The four weeks I spent at Peking Union Medical College in Beijing as a first year medical student were transformative in many ways. Having little clinical experience at the time, I was struck by the efficiency with which Chinese physicians operated while providing high quality care to patients. The high volume of patients also allowed me to see many rare pathologies for the first time. I was blown away by the kindness and generosity of those I encountered during my exchange. I still keep in touch with many of them and I intend on visiting them again in the future.

I also spent a month doing a Nephrology elective at a hospital in Melbourne, Australia after my third year. Clinically, it was easy for me to fit in, as the Australian medical system is very similar to ours. In my spare time, I made an effort to explore as much of Australia as I could. I discovered that I didn’t hate the taste of Vegemite and quickly fell in love with the weird but wonderful sport of Australian Football. Towards the end of my time in Australia, I completed a backpacking trip across Queensland. I finished my trip at the town of Cairns and went scuba-diving in the Great Barrier Reef.

You have started a podcast with a friend titled “Doctors Beyond Medicine”, with the intention of giving physicians a platform to speak on about passions outside of their work. How was the idea for this podcast born, and where do you plan on taking it?

This podcast is really the brainchild of my friend, Dr. Tarun Soni, a Family Medicine PGY2 in the Vancouver Fraser Program. I realized shortly after I met Tarun that we share an interest in promoting public discussion about medicine. Through this podcast, we invite physicians from diverse backgrounds to not only share their perspectives on important health topics, but also the paths they have taken to reach this point in their careers. We are particularly interested in showcasing the amazing accomplishments that many physicians have in different facets of life. Getting this project off the ground has been an exciting experience. There has definitely been a steep learning process! Nevertheless, we are excited about continuing this project and we hope that our work can help those listening to learn something new about medicine and the humans behind it.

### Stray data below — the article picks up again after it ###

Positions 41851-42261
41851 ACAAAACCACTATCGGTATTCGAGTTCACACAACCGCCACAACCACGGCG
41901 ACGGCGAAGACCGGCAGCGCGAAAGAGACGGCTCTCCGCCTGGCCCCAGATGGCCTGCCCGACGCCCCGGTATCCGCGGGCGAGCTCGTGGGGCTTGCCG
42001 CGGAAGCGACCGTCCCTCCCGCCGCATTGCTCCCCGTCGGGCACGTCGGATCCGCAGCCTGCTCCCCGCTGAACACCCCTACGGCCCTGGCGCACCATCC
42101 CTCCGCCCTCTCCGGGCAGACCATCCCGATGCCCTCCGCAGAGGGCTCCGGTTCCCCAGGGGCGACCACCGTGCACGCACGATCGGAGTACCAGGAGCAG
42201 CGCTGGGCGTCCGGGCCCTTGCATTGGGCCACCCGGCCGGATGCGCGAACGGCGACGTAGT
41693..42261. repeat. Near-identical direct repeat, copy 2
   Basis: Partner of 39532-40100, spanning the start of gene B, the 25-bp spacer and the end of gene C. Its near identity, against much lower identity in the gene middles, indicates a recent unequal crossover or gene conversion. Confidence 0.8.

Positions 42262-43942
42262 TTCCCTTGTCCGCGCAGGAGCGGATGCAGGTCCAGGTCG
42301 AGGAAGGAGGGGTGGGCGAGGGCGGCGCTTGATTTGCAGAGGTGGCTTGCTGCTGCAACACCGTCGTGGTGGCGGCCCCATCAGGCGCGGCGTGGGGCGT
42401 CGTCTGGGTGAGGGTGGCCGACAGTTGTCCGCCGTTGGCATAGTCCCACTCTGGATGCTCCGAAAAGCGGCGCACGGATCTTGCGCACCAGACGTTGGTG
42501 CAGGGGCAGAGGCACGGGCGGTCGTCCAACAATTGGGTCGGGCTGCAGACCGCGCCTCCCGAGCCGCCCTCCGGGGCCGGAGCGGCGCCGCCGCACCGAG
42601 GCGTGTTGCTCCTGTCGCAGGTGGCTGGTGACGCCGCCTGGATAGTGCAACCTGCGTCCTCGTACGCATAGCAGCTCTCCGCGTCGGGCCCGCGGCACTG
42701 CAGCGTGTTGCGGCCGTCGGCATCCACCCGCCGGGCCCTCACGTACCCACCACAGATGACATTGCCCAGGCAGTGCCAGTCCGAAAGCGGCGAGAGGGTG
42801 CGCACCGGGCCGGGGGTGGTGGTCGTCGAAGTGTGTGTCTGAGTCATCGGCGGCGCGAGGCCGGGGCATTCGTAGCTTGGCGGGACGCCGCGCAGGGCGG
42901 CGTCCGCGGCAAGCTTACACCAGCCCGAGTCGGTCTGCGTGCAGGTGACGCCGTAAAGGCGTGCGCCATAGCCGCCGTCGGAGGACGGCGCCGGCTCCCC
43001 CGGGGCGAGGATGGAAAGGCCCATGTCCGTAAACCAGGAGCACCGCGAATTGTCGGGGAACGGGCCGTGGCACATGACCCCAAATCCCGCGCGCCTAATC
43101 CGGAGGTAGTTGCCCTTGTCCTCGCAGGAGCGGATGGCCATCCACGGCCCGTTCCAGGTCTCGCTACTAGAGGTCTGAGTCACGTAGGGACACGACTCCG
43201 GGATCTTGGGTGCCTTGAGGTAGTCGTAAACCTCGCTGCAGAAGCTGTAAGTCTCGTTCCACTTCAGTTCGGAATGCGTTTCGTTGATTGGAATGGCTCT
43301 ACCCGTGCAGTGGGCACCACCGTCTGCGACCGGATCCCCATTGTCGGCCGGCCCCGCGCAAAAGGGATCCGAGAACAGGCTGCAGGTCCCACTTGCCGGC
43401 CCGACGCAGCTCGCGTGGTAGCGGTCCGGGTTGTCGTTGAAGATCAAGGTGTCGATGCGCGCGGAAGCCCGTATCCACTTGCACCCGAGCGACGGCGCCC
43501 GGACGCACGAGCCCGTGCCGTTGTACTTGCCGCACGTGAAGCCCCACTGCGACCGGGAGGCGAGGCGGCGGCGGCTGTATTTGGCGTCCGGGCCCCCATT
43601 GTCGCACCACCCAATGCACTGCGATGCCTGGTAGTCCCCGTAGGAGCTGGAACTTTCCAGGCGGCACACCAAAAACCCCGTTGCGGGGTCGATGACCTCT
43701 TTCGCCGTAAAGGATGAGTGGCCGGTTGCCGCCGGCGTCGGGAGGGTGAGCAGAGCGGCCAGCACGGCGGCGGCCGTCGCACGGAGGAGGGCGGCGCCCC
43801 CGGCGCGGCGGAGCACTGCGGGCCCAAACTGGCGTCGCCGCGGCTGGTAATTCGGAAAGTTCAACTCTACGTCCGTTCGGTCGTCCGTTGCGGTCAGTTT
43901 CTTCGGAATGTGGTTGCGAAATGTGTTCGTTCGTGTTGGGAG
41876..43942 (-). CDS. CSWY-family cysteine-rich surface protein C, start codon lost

Outside of your residency, you are an avid photographer. How long have you been a photographer for? What are some of your favourite things to photograph, and methods of photography?

While I have always enjoyed photography, I started pursuing it more seriously after returning from Australia. It quickly became my fav

ourite form of self-expression. I mostly specialize in landscape photography and I am always tinkering with my composition, camera settings and post-editing process in order to improve the quality of my work. In many ways, I find the process of obtaining a photograph as enjoyable as the end result itself. My love of photography has taken me to some unique places around the world. I took one of my favourite photos last year, outside the town of Manarola, in northwest Italy. I am blessed to now be completing my residency in the Fraser Valley, where there is an abundance of natural wonders. I now spend much of my spare time discovering new trails, chasing waterfalls and using my camera to try and capture the amazing scenery.

author: Sasha Zalyvadna